Take the 2-minute tour ×
MathOverflow is a question and answer site for professional mathematicians. It's 100% free, no registration required.

I am interested in theorems with unexpected conclusions. I don't mean an unintuitive result (like the existence of a space-filling curve), but rather a result whose conclusion seems disconnected from the hypotheses. My favorite is the following. Let $f(n)$ be the number of ways to write the nonnegative integer $n$ as a sum of powers of 2, if no power of 2 can be used more than twice. For instance, $f(6)=3$ since we can write 6 as $4+2=4+1+1=2+2+1+1$. We have $(f(0),f(1),\dots) = $ $(1,1,2,1,3,2,3,1,4,3,5,2,5,3,4,\dots)$. The conclusion is that the numbers $f(n)/f(n+1)$ run through all the reduced positive rational numbers exactly once each. See A002487 in the On-Line Encyclopedia of Integer Sequences for more information. What are other nice examples of "unexpected conclusions"?

share|improve this question
Very interesting question! But since it has no right answer, and you are asking for a big list, I think it should be community wiki. –  Grétar Amazeen Mar 13 '10 at 21:32
I'll send you a shirt: thenerdiestshirts.com/blog/math-shirt-cw/#more-116 –  Douglas Zare Mar 13 '10 at 21:48
Thanks for great shirt! I guess it's difficult to make precise the difference between "unintuitive" and "unexpected conclusion." Some examples are at math.dartmouth.edu/~pw/solutions.pdf. Another nice example is the cake icing problem (demonstrations.wolfram.com/TheCakeIcingPuzzle). –  Richard Stanley Mar 13 '10 at 22:47
Stolen from Kevin Buzzard's comment at mathoverflow.net/questions/15050/linear-algebra-problems: If A and B are real n x n matrices, A^2+B^2=AB, and AB-BA is invertible, then n is a multiple of 3. –  Jonas Meyer Mar 13 '10 at 23:14
add comment

closed as no longer relevant by Felipe Voloch, Bill Johnson, Andres Caicedo, Mark Sapir, Ryan Budney Jan 5 '12 at 21:50

This question is unlikely to help any future visitors; it is only relevant to a small geographic area, a specific moment in time, or an extraordinarily narrow situation that is not generally applicable to the worldwide audience of the internet. For help making this question more broadly applicable, visit the help center.If this question can be reworded to fit the rules in the help center, please edit the question.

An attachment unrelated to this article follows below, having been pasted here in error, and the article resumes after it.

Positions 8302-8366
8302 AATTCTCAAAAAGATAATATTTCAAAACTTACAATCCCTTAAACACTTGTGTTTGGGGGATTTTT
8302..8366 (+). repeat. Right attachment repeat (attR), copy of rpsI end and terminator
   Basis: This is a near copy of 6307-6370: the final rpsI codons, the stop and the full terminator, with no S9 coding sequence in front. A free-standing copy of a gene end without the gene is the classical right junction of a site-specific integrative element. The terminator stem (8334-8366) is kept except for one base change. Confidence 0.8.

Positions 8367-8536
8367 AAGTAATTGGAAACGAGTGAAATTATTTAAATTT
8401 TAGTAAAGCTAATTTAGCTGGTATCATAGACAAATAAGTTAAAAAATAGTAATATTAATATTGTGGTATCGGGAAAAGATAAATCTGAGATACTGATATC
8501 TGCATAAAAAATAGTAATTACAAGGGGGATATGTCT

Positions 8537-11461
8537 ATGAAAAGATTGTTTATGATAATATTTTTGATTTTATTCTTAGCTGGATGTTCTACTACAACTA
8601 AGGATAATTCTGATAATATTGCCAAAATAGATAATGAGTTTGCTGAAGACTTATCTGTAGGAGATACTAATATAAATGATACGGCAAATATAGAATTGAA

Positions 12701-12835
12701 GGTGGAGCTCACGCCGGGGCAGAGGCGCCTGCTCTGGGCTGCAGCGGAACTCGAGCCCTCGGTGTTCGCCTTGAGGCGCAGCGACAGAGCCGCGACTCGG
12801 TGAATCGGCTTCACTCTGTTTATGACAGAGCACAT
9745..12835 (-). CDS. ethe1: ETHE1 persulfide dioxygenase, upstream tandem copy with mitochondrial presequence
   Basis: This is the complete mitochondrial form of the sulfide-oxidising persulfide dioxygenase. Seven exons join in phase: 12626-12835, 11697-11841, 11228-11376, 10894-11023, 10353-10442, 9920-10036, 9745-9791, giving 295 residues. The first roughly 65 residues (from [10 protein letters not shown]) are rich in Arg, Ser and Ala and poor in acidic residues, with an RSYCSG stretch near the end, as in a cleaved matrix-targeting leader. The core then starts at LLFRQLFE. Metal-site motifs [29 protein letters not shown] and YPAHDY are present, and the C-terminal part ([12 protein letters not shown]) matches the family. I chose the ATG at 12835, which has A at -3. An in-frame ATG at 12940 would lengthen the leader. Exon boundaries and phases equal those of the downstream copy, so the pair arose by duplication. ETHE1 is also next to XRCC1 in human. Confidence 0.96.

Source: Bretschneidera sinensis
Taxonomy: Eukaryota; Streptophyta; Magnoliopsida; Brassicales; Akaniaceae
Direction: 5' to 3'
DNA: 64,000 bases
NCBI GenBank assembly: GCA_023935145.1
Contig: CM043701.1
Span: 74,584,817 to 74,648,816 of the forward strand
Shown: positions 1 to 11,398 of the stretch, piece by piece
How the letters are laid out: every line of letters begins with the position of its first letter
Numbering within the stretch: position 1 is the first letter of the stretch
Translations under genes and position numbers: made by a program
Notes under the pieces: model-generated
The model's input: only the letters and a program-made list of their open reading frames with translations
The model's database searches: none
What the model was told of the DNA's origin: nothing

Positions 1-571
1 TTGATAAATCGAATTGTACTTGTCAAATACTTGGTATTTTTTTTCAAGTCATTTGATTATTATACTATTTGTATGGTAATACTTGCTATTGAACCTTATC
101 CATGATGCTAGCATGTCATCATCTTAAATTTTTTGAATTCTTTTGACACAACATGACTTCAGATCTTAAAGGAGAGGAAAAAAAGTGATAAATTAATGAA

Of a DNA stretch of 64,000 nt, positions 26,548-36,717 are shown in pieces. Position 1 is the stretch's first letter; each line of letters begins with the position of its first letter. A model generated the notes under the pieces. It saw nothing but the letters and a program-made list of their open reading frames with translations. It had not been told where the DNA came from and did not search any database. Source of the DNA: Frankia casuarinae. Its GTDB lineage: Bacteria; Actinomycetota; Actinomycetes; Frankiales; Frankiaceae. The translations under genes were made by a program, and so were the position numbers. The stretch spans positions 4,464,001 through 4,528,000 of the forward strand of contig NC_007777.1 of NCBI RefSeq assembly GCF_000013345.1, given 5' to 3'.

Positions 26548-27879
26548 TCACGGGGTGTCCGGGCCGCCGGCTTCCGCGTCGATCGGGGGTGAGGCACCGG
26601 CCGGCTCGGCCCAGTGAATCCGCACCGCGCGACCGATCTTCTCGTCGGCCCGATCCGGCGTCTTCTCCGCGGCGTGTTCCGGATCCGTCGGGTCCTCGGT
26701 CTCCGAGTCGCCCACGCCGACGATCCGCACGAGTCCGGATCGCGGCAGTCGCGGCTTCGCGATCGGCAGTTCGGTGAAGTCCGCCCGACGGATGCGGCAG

35 Answers

Polya's Theorem: Simple random walk on $\mathbb{Z}^d$ is recurrent for $d\leq2$ and transient for $d>2$.

There is also a nice connection between this theorem and infinite networks of resistors. It turns out that the resistance of the whole network $\mathbb{Z}^d$ (one puts a unit source in one point and takes away sinks to $\infty$) is finite iff corresppnding random walk is transient :)

share|improve this answer
add comment

The classical differential geometry results should definitely be mentioned here. Although it may seem not surprising for us, Gauss found his Theorema Egregium to be truly remarkable and unexpected. My favorite example is Gauss-Bonnet Theorem.

share|improve this answer
add comment

In the strict spirit of your question, the hypothesis that 1 = -1 has as conclusion that the moon is made of green cheese.

share|improve this answer
show 2 more comments

The first time I ever saw Cayley's Fundamental Theorem of Group Theory - i.e. every group is isomorphic to a group of permutations on a nonempty set - I was floored and I knew anything that contained a statement that bizarre that's true was something I wanted to do in life.

share|improve this answer
add comment

Not the answer you're looking for? Browse other questions tagged or ask your own question.